- Vita Sackville-West (1892-1962)
Design your rose garden wisely. Research the historical categories and get a sense of their individual characters; there is a wealth of information and opinion to be considered. Understand the rose's immense range of qualities - natural vigor and ease of cultivation do vary dramatically. A gardener's quest for untroubled beauty begins with astute choices regarding which - and how many - roses to grow. Even one rose bush will offer loveliness and fragrance, serving as a lodestar for rejuvenation through the passage of seasons.
"Dawn comes, the wind falls. From yesterday's rain in the shade, a new perfume is born: or is it I who am once again going to discover the world and apply new senses to it?"
Naissance du Jour, Colette (1873-1954)
It is true that the species roses and the oldest rose forms are inherently more durable than their modern successors. Almost all of the old-fashioned types manifest themselves as exuberant natural SHRUBS. While their blooms are spectacular and will grace any home, these old roses excel as ornaments in the landscape. They exhibit a robustness which stems from their origin in wilder and less technological eras: they're all survivors. Most of the real old-timers possess steadfast durability when they are well-sited, -suited, and -settled. Our own garden struggle has shown us just how much stress the classic roses can handle..... Given even modest amounts of time and care, they are absolutely amazing.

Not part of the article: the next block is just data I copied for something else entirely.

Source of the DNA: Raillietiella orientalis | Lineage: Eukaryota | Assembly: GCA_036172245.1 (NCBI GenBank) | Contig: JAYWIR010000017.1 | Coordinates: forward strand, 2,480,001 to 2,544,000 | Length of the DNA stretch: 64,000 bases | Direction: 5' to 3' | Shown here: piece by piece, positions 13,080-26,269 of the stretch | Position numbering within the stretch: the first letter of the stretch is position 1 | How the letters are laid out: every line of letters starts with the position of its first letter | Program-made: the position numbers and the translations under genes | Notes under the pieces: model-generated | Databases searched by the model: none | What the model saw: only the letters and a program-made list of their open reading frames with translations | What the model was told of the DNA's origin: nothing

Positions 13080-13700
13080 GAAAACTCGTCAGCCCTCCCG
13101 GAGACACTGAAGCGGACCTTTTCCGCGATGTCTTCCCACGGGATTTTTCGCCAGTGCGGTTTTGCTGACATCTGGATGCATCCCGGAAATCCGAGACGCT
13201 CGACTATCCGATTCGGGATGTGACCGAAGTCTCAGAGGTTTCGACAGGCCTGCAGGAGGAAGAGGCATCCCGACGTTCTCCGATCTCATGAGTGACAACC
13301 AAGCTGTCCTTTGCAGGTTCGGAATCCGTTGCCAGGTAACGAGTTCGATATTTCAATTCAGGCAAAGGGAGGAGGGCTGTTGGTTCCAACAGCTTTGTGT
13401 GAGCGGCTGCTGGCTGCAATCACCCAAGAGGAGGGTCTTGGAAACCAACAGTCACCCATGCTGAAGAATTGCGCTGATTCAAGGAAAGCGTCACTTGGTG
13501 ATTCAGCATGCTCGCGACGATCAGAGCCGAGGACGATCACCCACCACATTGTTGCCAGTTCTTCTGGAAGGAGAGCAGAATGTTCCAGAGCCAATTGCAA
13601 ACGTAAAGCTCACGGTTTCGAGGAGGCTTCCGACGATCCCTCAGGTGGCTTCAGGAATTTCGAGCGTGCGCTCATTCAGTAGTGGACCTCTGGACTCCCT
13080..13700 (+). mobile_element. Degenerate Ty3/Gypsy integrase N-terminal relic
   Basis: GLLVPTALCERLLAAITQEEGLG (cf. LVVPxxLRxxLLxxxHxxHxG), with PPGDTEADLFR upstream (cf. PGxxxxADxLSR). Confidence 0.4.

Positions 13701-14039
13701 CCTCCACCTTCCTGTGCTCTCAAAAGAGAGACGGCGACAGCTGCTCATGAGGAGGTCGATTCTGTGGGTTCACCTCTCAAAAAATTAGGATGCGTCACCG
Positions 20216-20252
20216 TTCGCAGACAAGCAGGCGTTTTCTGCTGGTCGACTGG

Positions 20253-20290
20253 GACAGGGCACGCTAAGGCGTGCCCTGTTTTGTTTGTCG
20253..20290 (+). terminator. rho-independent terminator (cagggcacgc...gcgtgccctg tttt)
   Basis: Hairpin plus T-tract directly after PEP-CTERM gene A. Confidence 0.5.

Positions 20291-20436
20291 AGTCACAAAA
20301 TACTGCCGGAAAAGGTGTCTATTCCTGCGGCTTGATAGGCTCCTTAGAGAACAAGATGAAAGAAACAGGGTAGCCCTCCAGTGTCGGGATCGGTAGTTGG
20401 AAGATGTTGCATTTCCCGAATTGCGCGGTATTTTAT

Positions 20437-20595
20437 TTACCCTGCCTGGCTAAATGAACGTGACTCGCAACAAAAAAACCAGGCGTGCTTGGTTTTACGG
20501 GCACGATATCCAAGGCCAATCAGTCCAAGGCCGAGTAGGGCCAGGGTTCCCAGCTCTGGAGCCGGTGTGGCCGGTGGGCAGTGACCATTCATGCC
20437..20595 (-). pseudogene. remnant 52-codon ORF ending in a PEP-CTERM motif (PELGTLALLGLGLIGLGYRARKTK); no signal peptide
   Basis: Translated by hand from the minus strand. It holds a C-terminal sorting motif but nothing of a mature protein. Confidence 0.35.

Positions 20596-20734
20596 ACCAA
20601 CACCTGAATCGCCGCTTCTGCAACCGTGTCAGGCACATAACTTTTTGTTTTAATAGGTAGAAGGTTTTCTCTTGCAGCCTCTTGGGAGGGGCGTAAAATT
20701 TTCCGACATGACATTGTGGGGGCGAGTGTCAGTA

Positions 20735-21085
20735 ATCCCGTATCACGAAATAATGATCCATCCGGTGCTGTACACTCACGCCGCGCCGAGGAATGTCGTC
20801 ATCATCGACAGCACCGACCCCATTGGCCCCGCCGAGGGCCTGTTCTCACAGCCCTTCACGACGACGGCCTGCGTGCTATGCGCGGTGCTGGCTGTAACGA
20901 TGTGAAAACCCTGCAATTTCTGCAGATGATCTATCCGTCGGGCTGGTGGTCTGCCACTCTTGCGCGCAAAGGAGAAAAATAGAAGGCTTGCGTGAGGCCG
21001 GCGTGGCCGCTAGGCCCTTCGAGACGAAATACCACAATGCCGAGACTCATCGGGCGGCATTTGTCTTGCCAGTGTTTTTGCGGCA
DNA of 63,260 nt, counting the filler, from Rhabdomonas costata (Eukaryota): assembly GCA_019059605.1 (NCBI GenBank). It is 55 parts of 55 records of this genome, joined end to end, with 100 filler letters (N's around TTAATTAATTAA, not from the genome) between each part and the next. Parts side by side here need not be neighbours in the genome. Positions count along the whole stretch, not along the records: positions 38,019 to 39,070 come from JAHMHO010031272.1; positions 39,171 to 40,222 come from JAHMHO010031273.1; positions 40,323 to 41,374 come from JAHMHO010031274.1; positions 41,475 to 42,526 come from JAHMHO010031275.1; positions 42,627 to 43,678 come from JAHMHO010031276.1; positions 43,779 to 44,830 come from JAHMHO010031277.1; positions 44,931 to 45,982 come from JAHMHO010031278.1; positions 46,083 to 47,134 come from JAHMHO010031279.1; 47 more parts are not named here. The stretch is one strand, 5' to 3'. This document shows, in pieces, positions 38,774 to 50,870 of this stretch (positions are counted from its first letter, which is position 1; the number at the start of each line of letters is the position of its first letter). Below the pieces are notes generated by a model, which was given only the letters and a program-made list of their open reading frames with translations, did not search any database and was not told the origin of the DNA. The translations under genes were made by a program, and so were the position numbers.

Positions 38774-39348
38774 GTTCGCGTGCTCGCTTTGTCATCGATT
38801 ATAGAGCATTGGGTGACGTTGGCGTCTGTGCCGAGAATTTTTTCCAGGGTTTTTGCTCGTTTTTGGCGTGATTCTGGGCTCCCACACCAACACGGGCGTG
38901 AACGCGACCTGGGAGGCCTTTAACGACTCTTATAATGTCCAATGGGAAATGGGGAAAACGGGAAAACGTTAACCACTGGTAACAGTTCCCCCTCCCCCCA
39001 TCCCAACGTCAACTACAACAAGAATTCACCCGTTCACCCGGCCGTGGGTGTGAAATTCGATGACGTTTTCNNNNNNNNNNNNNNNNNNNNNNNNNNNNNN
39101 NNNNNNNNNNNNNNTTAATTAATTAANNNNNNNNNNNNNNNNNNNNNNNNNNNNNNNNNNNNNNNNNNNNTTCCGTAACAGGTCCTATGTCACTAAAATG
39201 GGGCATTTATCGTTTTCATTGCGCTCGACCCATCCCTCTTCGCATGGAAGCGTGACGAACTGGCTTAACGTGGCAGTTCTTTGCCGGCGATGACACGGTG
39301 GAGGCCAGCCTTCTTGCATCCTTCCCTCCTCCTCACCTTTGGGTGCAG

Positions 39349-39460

As far as GARDENING ATTITUDE goes: let's face it - modern society's toxic effluvium is now found in the fat of Polar bears. Yet, a garden is always meant to be a sanctuary. With organic cultivation, your rose petals and rose hips will be edible - and usable for potpourri, scented waters, perfumed oils, delicious jams and healing teas. Roses are the companion plant par excellence, so let them accompany you purely....
Once upon a time, all roses flourished and flaunted their charms by the grace of nothing more noxious than natural manure.
Roses: Master List